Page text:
Georgetown University’s Newspaper of Record since 1920

The Hoya

Georgetown University’s Newspaper of Record since 1920

The Hoya

Georgetown University’s Newspaper of Record since 1920

The Hoya

EDITORIAL: Bridging Science and Politics

Last week’s presidential debate was an opportunity for the candidates to demonstrate familiarity, expertise and opinions on myriad issues facing the United States. The candidates shared their beliefs, or lack thereof, on climate change, cybersecurity and nuclear weaponry. Yet these issues were only covered briefly and with very little depth or scientific nuance. More often than not, the candidates’ positions were manipulated into political jabs rather than delivered as serious arguments backed up by evidence.

In 2016, citizens should not accept that the two major candidates for president fail to demonstrate scientific literacy and understanding of urgent issues. In a 2015 poll from the organization, an organization lobbying for increased scientific literacy in public politics, 87 percent of citizens said it was important for presidential and congressional candidates to have a basic understanding of the science behind public policy issues. Even with such definitive public opinion, the issue of scientific literacy has plagued this election for over a year.

Climate change, an increasingly urgent issue with devastating and costly repercussions for America and the globe, was barely covered at the debate, and only in the context of one candidate’s lying about denying the issue’s existence. The moderator, Lester Holt, did not follow up on the issue, and no questions were asked about policies to combat rising sea levels or greenhouse gas emissions. Candidates must be able to address the foundations of policies and the scientific origins of issues that will challenge our nation. In order to force an embrace of facts and robust scientific literacy, candidates should participate in a scientific policy debate.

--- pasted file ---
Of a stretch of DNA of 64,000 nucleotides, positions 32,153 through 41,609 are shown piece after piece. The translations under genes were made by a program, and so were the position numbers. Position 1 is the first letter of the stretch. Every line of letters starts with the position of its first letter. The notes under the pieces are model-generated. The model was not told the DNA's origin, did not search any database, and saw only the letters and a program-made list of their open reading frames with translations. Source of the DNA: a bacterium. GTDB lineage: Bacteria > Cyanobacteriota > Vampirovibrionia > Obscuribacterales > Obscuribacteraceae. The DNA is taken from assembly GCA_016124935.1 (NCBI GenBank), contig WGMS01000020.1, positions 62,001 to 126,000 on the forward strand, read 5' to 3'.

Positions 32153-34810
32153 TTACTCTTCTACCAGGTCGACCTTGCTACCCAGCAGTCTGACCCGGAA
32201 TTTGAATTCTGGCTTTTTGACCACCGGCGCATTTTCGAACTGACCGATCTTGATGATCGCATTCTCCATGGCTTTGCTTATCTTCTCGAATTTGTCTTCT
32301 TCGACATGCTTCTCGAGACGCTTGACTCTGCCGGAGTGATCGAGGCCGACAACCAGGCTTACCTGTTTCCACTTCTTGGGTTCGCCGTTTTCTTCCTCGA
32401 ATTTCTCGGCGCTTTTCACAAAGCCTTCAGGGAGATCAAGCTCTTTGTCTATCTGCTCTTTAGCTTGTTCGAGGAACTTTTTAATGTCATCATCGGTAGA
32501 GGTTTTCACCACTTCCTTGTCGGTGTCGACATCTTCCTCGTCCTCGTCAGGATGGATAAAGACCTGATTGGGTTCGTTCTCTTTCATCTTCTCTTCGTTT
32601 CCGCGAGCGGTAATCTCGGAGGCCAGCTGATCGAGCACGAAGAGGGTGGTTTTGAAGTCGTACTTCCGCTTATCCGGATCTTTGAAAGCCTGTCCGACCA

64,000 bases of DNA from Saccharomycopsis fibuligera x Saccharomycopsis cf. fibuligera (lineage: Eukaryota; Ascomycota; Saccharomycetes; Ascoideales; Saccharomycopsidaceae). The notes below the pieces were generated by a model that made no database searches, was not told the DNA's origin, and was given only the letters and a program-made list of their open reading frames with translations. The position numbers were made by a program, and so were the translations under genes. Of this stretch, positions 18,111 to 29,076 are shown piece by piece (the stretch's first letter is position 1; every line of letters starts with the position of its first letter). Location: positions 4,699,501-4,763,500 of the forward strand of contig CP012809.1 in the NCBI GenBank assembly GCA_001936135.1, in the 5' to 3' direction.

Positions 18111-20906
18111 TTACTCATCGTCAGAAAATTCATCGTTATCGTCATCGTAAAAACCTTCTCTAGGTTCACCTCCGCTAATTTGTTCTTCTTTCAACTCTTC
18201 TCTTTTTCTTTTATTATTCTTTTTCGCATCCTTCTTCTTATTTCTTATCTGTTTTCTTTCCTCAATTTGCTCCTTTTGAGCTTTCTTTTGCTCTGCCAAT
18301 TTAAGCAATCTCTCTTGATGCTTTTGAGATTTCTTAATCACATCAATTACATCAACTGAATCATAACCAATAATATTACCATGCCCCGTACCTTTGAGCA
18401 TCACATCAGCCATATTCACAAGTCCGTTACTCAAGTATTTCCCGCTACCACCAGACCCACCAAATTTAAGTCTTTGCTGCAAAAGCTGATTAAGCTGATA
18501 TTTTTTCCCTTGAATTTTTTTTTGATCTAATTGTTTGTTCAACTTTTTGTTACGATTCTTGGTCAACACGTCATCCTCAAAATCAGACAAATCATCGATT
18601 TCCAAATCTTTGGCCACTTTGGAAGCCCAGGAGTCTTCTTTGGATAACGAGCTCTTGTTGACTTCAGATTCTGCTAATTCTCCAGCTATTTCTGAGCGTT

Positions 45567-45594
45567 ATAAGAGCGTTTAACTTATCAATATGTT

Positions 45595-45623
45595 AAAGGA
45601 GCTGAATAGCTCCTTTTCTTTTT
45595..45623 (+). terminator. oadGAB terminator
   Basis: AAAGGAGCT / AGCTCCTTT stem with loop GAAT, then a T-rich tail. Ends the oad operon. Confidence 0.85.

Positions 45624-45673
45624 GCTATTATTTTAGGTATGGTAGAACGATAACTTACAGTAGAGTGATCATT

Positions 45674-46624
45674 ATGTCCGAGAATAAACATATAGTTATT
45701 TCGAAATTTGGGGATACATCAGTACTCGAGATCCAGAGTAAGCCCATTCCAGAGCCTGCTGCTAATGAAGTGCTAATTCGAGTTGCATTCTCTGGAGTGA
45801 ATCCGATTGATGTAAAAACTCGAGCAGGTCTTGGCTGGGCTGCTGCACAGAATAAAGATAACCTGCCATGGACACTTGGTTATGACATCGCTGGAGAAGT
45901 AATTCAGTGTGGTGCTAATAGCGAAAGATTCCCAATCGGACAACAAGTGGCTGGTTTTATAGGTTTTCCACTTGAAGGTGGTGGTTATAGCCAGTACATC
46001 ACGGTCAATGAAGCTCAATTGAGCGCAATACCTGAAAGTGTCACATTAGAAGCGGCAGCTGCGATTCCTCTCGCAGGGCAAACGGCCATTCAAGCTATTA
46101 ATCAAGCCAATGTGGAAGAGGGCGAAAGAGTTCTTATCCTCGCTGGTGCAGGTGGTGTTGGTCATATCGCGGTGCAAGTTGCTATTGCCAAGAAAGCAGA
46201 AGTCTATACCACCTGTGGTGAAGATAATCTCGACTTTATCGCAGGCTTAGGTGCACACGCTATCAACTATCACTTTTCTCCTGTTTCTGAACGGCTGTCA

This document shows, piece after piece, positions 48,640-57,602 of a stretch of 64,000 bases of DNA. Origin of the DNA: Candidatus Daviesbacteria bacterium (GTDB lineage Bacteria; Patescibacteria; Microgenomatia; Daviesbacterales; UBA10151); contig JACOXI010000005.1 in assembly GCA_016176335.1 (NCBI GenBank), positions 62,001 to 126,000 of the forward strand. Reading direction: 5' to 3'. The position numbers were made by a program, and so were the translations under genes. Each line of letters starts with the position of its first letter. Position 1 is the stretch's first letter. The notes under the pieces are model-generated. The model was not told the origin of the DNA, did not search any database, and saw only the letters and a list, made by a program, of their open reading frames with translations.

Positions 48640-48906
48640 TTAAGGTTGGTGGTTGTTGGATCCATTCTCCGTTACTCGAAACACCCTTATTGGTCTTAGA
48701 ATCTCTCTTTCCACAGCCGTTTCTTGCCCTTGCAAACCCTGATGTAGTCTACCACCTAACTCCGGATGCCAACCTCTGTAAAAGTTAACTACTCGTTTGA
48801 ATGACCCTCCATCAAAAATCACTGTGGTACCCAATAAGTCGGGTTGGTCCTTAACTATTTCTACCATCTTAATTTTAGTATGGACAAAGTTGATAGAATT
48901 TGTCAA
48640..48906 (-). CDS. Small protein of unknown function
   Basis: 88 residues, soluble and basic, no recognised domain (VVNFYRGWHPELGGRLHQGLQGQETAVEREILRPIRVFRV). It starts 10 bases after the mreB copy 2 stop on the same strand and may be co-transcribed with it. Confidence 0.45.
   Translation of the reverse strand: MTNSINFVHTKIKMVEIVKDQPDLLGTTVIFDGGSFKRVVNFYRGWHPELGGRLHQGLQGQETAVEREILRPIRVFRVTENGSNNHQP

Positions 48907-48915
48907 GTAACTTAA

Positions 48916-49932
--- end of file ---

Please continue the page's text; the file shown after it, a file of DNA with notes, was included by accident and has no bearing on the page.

This may seem like a lofty goal – one that could take years – yet with the growing impact of science on Americans’ day-to-day lives, discourse needs to shift for the betterment of all.

On Oct. 19, Fox News host Chris Wallace has said he would moderate the third presidential debate in a format similar to the first debate on Sept. 26.  Wallace has an opportunity to pressure candidates to divulge their specific policy plans on scientific issues such as climate change and renewable energy rather than skirting around the issues.

In any debate on scientific issues, the candidates should display a key understanding of policy topics and problems ranging from security to environmental regulation. Cybersecurity has already made rounds during this election, but neither candidate has been pressed for details. In an era of Russian hackers, and groups like Anonymous and WikiLeaks, the future president has more responsibility than ever to understand the modern data landscape.

Yet this cycle, we have seen one candidate struggle with formatting a secure server and the other suggesting that politicians simply “see Bill Gates” about “closing that Internet up” to prevent possible radicalization during a speech in South Carolina last year. Such misunderstanding of technology is unacceptable. These issues are not scientific intricacies, but baseline expectations for our policy makers.

Drone and automated technology, too, fall under the auspices of modern infrastructure. Self-driving cars and Amazon drones are just around the mass-market corner, and trade will never be the same. Millions of truck drivers may be put out of work if 18-wheelers were to be automated, with approximately 3.5 million truck drivers in the United States. A president needs to understand the implications of rolling out the red carpet for new technologies while considering  the economic outcomes.

Other issues any science-based presidential debate ought to include are scientific programs in public education, the rise of antibiotic super bacteria, HIV/AIDS rates in America and abroad, the rise of mosquito-borne illnesses due to warming climates, global droughts fomenting conflict, water safety and animal endangerment.

Our future leaders should not only strive to make our country a better place, but they should also display an aptitude and understanding of the science behind the issues dominating the 21st century. If we do not demand such literacy from current and future candidates, whether they are  presidents, congressmen or mayors, then our society stands to lose both from their possible incompetence as well as our own complacency in the process.

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